Wednesday, August 8, 2007

Greased lightning! or my own personal biomedical experiment

I've been fairly quiet lately, mostly posting interesting quotes and comics, and I thought I would say why (only because part of the story is interesting). First, the boring part (do I know how to write a catchy lead-in, or what?). I've had a bit of writer's block. I've been working on a post that I think is pretty important to what I've been doing here, but I've been completely unsatisfied with the way it's turning out. I wanted to have it ready several Skeptics' Circles ago, but haven't gotten it quite right yet. Until I get the post out of my head.

The more exciting reason is that I've been sick. The illness that struck me is sort of cool from an academic sense, but really no fun to be intimately involved in. I was recently diagnosed with a neuralgia (I have to wait to get the full diagnosis - I still haven't seen a specialist yet). Neuralgia's are kind of cool, because of what they are:

The mechanisms of neuropathic pain are complex. Injury to peripheral nerves leads to hyperexcitability of peripheral nociceptors (peripheral sensitization). This in turn may lead to functional changes in central neurons that receive input from these primary afferents, causing central sensitization, which leads to further pain intensification (2). Pain evoked by nonnoxious stimuli may result from abnormal cross talk (ephaptic transmission) between axons. Decreased descending inhibition and sympathetic nervous system changes may also contribute to persistent nociceptive activity.
What this basically means is that for a variety of reasons, regular nerves that sense touch can either become hyperstimulated or they can cross-talk to other nerves that normally aren't stimulated. The result?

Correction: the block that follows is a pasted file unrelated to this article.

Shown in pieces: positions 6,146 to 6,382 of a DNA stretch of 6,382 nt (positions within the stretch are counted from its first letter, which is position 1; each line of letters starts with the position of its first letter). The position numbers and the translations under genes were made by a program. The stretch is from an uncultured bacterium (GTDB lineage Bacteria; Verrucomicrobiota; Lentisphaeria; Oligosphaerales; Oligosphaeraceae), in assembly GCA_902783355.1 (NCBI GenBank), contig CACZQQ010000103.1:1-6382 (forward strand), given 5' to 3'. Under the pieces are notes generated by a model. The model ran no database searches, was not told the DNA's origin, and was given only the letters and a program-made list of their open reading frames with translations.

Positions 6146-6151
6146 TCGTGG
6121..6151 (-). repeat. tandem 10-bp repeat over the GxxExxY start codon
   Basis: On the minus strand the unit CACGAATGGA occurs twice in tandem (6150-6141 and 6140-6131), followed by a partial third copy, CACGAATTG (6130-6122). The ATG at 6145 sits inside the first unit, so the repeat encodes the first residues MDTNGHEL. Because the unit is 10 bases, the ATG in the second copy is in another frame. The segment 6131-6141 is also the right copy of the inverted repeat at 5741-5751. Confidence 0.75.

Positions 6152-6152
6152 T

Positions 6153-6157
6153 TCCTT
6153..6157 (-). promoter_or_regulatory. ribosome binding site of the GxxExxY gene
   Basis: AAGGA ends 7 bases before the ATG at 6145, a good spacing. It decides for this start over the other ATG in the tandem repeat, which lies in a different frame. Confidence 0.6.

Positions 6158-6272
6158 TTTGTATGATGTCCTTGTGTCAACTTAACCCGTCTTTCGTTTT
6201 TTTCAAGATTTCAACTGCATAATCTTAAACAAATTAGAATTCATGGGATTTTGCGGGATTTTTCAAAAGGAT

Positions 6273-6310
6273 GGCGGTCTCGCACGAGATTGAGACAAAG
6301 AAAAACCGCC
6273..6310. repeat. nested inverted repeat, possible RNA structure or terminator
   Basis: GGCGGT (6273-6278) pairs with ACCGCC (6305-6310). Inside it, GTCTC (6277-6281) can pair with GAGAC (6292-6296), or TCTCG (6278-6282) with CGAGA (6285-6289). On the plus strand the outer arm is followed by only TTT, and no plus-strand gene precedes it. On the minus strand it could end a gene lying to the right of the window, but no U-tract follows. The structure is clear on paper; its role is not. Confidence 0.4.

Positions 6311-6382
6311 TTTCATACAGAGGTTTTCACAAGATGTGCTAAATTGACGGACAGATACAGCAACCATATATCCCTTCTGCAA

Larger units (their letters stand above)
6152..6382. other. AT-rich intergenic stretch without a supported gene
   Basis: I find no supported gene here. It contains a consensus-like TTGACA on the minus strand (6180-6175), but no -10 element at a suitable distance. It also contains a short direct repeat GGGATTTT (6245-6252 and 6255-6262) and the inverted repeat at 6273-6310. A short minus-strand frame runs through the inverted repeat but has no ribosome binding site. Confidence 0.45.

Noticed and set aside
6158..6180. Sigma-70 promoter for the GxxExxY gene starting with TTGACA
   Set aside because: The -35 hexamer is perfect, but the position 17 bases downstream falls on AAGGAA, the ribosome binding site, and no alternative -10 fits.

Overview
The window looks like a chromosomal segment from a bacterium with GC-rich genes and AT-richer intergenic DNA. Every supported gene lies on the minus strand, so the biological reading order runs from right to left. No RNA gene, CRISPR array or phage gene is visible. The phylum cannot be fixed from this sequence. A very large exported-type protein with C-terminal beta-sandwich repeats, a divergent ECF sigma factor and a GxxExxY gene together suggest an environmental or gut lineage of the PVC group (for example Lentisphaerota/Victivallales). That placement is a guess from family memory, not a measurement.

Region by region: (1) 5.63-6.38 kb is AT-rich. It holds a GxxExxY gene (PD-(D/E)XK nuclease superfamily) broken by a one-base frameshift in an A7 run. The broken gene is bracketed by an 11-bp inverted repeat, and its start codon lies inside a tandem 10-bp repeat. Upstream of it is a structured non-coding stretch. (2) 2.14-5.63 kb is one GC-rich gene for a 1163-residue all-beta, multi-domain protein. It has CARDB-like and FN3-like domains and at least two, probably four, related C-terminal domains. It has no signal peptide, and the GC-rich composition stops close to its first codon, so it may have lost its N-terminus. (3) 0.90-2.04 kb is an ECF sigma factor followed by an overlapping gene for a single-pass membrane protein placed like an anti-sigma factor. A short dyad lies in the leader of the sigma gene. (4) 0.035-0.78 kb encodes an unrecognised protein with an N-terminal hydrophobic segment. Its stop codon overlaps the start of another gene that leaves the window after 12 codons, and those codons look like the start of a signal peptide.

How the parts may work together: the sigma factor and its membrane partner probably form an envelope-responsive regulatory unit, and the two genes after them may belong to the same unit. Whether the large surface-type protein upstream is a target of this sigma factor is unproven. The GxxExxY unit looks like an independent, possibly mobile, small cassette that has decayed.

Neuropathic pain is usually described as burning, shooting, or similar to an electric shock. In many patients, it has a constant component on top of which appear paroxysms of shooting pain.
That certainly describes it for me. It's rather like what I imagine being hit by lightning would feel like. Except that it happens over and over. At its worst, it happens every five seconds (makes blogging tricky). At its best, it's happening several times a day. Which means when I'm ordering a latte, I can gasp and twitch a little, making the barista look at me a little funny.

How do they treat it? Anti-convulsants. Apparently there are similarities between epilepsy and neuralgia that result in inappropriate neuron firing. So physicians exploit this similarity to treat the disease. I'm currently taking gabapentin, which makes me feel a little drunk. Also makes blogging a little tricky, but here we go.

I also get to have an MRI, which I'm pretty excited about. If I can get a copy of it, I'll post it here later, so everyone can see my brain. In the meantime, I'm loving my gabapentin, and looking forward to seeing a neurologist. If the results are interesting, I'll keep you posted. Also, I'm going to try to keep working on the posts I've been trying to write, but I hope my (few) regular readers will forgive my absence.



ERV said...

Holy crap.

The Factician said...

Heh, yep. It's been a fun ride. Hopefully the next few weeks we'll get it all under control.